BAYER Adolf (Baeyer Adolf von)( German organic chemist, awarded the 1905 Nobel Prize in chemistry for the study of the structure and synthesis of dyes.)
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Biography BAYER Adolf (Baeyer Adolf von)
Born October 31, 1835 in Berlin. At the end of the school enrolled in Berlin University. After a year's break from their studies associated with serving military service, decided to study chemistry, which was interested more in the school years. To do this, entered the University of Heidelberg, at the same time he worked in the laboratory of R. Bunsen, where he focused on the qualitative and quantitative analysis. In 1856 moved to A. KekulцL von Stradonitz. Here is a short time synthesized a new organic substances - chlorides methylated arsenic (metilhloraminy). These studies formed the basis for his doctoral dissertation, which he defended in 1858. In 1860, Beyer returned to Berlin, where for 12 years occupied a place of organic chemistry teacher in a trade school, the future Higher Technical College. At the same time was a privat-docent, and then extraordinary professor at Berlin University. In 1872 headed the Department of Chemistry, University of Strasbourg, and three years later was invited to Munich, where he became the successor to Yu Liebig. He founded the New Chemical Institute, where under his leadership worked two generations of organic chemists.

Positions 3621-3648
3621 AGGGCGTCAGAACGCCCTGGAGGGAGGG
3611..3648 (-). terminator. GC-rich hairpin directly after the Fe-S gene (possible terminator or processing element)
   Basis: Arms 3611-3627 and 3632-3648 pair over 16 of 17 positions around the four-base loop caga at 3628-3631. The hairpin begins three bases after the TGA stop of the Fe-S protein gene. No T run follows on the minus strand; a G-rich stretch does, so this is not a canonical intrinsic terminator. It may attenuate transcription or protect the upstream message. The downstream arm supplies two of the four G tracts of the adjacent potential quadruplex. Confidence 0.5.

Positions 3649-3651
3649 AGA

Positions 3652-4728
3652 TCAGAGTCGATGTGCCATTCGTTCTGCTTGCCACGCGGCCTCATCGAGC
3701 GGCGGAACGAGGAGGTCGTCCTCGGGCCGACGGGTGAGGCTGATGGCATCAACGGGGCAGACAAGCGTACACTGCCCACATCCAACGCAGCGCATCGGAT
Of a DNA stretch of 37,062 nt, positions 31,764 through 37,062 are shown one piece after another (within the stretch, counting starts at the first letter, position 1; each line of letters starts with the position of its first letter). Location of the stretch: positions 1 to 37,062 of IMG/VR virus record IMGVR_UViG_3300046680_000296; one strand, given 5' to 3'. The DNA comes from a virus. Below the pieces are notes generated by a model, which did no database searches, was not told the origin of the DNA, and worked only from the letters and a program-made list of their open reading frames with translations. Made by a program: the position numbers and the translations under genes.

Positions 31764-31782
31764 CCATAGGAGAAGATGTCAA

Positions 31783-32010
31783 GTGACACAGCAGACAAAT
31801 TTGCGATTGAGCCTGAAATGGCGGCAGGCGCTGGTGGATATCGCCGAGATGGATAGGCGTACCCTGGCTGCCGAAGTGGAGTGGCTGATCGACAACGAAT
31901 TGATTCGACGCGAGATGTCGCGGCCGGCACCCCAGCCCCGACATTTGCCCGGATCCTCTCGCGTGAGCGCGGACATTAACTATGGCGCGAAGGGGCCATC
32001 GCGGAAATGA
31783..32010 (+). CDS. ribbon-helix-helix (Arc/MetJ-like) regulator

Bayer works cover many sections of Organic Chemistry. Since his name is associated with the synthesis of indigo dye and study its structure (1878-1883), obtaining a new class of triphenylmethane dyes - phthalein, the synthesis of fluorescein, phenolphthalein, eosin. Bayer investigated reaction with water, in particular, opened the condensation of phthalic anhydride with phenols (1871) studied the pirrolovye and pyridine bases, compounds of uric acid, acetylene compounds. In 1885 he developed the theory of stress, explaining why the six-and five-membered carbon rings stable rings of greater or lesser number of carbon atoms. In 1887, while Armstrong suggested centric formula for benzene is close to the modern electronic formula.
Beyer died in Starnberg near Munich, August 20, 1917.